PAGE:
Is your IT team hampered by discrimination?

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An experienced leadership and development specialist has called for an urgent investigation into the IT sector, saying discrimination remains rife within the industry.

Dr Amanda Lynn, who holds a PhD in Research Innovation and Entrepreneurship, says that both sexism and ageism are having a huge impact on IT professionals.

A preliminary study by Lynn found that only about a quarter of the IT workforce is female, despite doing the same work as their male peers and offering the same value.

The research also showed that the number of people working in IT falls sharply when they reach 55 years of age and the few women who do remain are then paid less than their male counterparts.

“We need to know who is being excluded from the industry, who leaves early and why, and why pay parity is lost,” said Lynn. “Sexism doesn’t explain everything, ageism must also be explored.”

Completed this week, the study makes two recommendations – firstly, that a substantive investigation of ageism, sexism and their combined effects on both men and women in the IT industry be undertaken as soon as possible.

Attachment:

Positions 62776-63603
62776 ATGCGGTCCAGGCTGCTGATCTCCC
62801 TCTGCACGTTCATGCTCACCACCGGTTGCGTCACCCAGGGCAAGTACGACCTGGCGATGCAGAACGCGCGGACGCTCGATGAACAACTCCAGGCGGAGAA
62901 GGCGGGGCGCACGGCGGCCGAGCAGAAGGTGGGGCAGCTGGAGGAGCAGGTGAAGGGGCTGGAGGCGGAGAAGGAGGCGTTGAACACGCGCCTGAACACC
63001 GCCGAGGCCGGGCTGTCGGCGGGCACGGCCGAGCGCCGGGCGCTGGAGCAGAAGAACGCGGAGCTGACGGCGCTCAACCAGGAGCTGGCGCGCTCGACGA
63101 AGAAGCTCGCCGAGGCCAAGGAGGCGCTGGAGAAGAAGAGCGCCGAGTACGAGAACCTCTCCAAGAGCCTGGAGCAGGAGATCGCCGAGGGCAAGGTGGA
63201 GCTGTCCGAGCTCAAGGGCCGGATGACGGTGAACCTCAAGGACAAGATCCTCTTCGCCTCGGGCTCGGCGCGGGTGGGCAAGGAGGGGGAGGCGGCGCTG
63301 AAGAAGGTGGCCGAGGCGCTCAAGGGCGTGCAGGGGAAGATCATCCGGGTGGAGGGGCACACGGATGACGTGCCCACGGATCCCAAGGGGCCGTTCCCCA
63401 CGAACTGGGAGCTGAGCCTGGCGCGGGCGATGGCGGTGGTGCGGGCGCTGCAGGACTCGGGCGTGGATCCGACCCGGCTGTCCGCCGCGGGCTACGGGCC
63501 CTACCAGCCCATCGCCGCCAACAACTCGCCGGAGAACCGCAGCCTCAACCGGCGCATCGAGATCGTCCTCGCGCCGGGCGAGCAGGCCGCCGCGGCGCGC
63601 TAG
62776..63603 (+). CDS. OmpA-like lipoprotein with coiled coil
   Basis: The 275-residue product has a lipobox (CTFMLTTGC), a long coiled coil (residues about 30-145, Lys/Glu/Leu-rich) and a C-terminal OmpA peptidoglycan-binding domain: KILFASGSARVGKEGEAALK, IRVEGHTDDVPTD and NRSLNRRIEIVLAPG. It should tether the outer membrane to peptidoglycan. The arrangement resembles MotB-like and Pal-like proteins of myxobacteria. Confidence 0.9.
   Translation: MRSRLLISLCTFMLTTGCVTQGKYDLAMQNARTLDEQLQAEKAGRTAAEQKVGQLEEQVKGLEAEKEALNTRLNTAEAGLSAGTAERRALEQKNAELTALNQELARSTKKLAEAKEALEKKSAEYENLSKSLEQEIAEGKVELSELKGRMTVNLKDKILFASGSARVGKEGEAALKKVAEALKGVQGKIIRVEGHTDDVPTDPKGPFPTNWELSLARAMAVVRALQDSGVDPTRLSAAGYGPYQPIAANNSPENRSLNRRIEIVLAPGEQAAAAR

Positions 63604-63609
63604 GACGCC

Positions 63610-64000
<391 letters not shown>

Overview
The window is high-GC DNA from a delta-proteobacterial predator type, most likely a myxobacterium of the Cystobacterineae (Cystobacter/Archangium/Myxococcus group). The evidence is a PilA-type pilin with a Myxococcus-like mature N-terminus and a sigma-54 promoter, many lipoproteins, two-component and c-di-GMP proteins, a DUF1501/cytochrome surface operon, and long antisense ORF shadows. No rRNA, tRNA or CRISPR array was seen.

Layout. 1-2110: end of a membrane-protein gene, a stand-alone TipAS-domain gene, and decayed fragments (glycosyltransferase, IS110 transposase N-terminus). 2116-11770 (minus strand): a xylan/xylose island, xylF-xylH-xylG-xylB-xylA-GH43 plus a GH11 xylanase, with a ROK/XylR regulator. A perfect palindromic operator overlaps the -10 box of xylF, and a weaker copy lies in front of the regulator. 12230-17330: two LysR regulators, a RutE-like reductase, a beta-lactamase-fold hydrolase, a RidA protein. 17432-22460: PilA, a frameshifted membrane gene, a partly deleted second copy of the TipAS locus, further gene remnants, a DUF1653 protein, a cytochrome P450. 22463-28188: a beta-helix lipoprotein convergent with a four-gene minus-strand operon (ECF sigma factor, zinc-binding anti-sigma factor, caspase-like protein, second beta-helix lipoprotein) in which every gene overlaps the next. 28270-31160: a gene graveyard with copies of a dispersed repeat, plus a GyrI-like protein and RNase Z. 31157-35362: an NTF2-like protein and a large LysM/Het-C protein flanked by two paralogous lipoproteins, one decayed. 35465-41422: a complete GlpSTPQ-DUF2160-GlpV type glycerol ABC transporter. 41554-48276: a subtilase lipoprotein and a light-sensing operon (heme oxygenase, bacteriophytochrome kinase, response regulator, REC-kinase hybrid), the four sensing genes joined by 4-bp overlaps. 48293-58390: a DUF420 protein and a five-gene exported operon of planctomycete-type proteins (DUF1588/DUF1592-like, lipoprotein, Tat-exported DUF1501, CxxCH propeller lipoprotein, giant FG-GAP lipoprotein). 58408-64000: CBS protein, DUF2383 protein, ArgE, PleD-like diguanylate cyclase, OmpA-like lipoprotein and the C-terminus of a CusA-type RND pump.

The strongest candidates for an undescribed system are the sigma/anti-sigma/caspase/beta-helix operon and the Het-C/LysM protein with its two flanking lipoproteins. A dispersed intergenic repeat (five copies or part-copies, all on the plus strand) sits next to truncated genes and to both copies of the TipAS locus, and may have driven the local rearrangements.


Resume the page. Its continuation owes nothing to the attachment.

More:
Secondly, that coherent policy, strategy and interventions be put in place to target equity of participation in the industry as well as pay parity for all participants across their life span.

“There are women in every ethnic and socio-economic group, and every person ages. New Zealanders can expect to live 87 years. If they are ejected at 55 from the high wage economy, or underpaid despite being as productive as everyone else, more than 30 years of dependency on the public purse could ensue,” warned Lynn.

“Yet if everyone has equal chance to participate, and equal reward, no one will lose. International studies show that the whole economy will grow as equity grows.”

The study, which relied on data from Statistics New Zealand’s 2017 Household Labour Force Survey, follows more substantive analyses of New Zealand’s digital economy undertaken by Lynn last year.

In the earlier study, it was found that New Zealand must address equity between itself and other nations, and within New Zealand, to ensure fair access to the benefits of the digital economy for all.
 

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